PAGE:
The ideal answer here is one that shows you’re self-aware, understand where you struggle in a professional setting, and adds what you’re currently doing to improve on that weakness.
why do you want to work for this company?
This is another of those seemingly innocuous job interview questions, but which could really dent your confidence if you don’t give a strong answer. This is why it’s extremely valuable to expect this one and prepare an answer for it ahead of the interview.
You need to go beyond the obvious - the company has a vacancy you’re qualified for - and really impress the interviewer with your knowledge of their business. You should use this opportunity to show that you've done your homework on the company and how you might fit into the open role. And very important: don't forget to mention why you would match with the company culture!
Explain to the interviewer how your experience and abilities will help their business move forward and attain its goals.
tell me about a time you failed
No one likes to be reminded of occasions when things didn’t go according to plan, but interviewers want to know how you dealt with failure to gain an insight into how you work.
Show “a growth moment". This means you have to explain what you learnt from the failure and how you use what you learnt today. The more you can show that you learned from the mistake, the better you can communicate to the interviewer that, despite this previous failure, you won’t make that same mistake in this job because you understand what went wrong.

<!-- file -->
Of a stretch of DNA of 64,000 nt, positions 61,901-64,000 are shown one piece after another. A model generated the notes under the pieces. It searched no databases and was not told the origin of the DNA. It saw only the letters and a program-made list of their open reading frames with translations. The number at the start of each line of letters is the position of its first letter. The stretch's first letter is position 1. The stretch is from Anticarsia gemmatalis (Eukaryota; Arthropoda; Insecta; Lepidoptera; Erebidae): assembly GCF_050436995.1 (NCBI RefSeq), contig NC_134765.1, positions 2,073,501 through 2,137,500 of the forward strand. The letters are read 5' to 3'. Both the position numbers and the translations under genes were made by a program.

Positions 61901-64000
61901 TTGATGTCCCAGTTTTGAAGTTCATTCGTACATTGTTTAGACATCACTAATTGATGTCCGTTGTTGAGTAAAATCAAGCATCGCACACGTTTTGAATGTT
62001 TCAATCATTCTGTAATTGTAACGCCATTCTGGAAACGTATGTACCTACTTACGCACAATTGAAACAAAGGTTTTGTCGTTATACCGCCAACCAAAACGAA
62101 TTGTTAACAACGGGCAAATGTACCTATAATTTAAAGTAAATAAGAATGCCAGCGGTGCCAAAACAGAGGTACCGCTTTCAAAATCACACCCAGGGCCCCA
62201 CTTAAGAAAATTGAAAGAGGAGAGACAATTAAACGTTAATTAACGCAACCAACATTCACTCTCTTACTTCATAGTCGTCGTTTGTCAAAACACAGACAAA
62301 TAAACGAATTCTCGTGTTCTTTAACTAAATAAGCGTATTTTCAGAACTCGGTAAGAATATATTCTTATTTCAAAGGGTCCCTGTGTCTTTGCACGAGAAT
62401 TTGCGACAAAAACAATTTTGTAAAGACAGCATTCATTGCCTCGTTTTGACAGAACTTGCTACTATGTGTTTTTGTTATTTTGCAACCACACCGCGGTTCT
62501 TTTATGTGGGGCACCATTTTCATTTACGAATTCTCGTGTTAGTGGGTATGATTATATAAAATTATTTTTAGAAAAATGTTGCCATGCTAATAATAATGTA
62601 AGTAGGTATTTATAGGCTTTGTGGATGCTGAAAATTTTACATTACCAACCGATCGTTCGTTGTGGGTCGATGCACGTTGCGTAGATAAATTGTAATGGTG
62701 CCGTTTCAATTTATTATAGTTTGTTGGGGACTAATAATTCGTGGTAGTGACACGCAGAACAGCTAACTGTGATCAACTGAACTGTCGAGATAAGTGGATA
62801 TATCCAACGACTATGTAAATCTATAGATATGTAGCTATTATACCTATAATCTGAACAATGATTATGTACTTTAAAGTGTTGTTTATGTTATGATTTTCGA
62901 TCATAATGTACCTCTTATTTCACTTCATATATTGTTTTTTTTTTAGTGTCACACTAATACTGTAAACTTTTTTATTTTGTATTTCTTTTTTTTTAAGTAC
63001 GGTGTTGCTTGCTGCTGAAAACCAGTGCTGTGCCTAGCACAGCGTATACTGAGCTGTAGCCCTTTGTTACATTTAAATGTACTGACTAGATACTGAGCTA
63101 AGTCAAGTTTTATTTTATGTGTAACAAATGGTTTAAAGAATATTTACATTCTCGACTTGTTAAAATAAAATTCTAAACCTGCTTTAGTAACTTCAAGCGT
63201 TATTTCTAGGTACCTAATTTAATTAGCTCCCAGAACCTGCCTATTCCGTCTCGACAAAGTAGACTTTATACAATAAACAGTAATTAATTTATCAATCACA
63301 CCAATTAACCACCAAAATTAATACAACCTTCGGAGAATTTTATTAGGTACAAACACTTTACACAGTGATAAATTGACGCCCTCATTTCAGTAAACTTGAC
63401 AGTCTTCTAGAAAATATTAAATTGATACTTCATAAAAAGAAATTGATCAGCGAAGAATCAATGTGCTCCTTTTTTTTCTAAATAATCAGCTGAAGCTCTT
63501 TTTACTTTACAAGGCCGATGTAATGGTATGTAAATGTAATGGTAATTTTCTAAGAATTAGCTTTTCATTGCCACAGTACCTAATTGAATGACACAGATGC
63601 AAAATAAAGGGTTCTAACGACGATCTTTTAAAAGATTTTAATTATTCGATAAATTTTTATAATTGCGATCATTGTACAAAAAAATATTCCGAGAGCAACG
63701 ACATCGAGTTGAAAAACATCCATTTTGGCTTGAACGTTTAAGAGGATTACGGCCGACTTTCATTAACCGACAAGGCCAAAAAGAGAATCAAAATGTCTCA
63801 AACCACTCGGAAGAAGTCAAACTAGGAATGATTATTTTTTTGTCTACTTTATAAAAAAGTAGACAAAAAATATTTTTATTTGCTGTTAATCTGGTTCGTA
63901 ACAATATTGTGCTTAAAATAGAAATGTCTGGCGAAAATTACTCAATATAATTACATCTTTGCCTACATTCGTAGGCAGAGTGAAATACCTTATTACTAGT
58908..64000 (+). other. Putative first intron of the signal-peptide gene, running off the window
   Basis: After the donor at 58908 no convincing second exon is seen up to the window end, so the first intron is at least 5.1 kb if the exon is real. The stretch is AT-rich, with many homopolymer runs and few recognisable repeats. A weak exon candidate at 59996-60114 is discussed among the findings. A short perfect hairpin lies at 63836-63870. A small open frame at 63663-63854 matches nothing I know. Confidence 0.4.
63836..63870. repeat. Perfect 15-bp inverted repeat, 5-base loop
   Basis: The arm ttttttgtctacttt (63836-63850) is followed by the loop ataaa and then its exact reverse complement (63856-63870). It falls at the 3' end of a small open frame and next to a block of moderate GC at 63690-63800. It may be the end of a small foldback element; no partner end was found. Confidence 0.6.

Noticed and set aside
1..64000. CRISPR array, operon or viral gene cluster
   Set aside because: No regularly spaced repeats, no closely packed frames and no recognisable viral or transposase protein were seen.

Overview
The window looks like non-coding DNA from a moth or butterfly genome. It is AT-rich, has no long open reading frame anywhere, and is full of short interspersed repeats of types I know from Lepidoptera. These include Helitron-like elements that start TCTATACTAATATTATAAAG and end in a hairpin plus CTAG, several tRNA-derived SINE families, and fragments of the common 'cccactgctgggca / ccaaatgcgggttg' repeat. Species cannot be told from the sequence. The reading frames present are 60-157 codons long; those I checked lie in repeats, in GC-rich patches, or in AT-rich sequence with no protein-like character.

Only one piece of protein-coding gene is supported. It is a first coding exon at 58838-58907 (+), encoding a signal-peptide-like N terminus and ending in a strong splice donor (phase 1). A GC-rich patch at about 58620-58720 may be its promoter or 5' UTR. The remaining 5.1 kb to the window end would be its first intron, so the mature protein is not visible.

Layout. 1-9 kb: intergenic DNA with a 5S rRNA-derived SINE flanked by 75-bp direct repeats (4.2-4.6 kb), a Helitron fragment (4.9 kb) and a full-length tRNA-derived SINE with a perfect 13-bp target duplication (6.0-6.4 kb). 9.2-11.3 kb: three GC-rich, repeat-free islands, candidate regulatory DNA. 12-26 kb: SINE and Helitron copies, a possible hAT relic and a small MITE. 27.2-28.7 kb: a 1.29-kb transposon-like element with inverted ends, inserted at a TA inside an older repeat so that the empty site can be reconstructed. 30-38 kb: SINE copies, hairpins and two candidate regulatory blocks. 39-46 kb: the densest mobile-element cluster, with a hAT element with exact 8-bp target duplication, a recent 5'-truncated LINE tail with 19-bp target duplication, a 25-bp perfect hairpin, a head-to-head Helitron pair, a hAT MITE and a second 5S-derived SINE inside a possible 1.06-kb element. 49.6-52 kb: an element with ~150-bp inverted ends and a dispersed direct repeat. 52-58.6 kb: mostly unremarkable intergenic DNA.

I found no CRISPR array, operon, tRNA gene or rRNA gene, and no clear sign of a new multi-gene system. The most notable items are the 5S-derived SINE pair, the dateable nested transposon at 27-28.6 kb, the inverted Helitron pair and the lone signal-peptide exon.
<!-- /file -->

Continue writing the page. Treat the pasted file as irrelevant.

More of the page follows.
where do you see yourself in five years?
This question is asked to determine how the job you’re applying for fits into your long-term career plan. Will you be gone in a few months? Do you have unrealistic expectations of where the role is headed?
To answer this question, like many common job interview questions, stick with honesty. If you hope to move into a more senior or management role, say so, but be realistic. Most interviewers will appreciate your ambition; after all, 5 years is a long time. This can be one of the trickiest job interview questions, since you’re interviewing for the job you want now, not in five years. However, there are clever ways to get around the fact you’re not a psychic.
Hiring managers want to know that you’re setting realistic goals for your career, as well as gauge your ambition and whether or not the role aligns with your goals and your plan for growth. When preparing for the job interview, set out some career objectives and weave them into what the company you’re interviewing at does. If you can describe how your plans for the future fit with the firm’s, you’ll give yourself a great chance at standing out from other candidates.
It’s an opportunity for you to convey your enthusiasm for the position and to explain how you hope to make a significant impact within the organization.
Of course, not every interview question can be prepared for - think “If you were a vegetable, which would you be and why?”. In cases where you’re stumped, it’s okay to tell the hiring manager that it’s a great question and you’ll need a second to think about it. Most interviewers aren’t out to get you so they’ll usually be accommodating enough not to press you.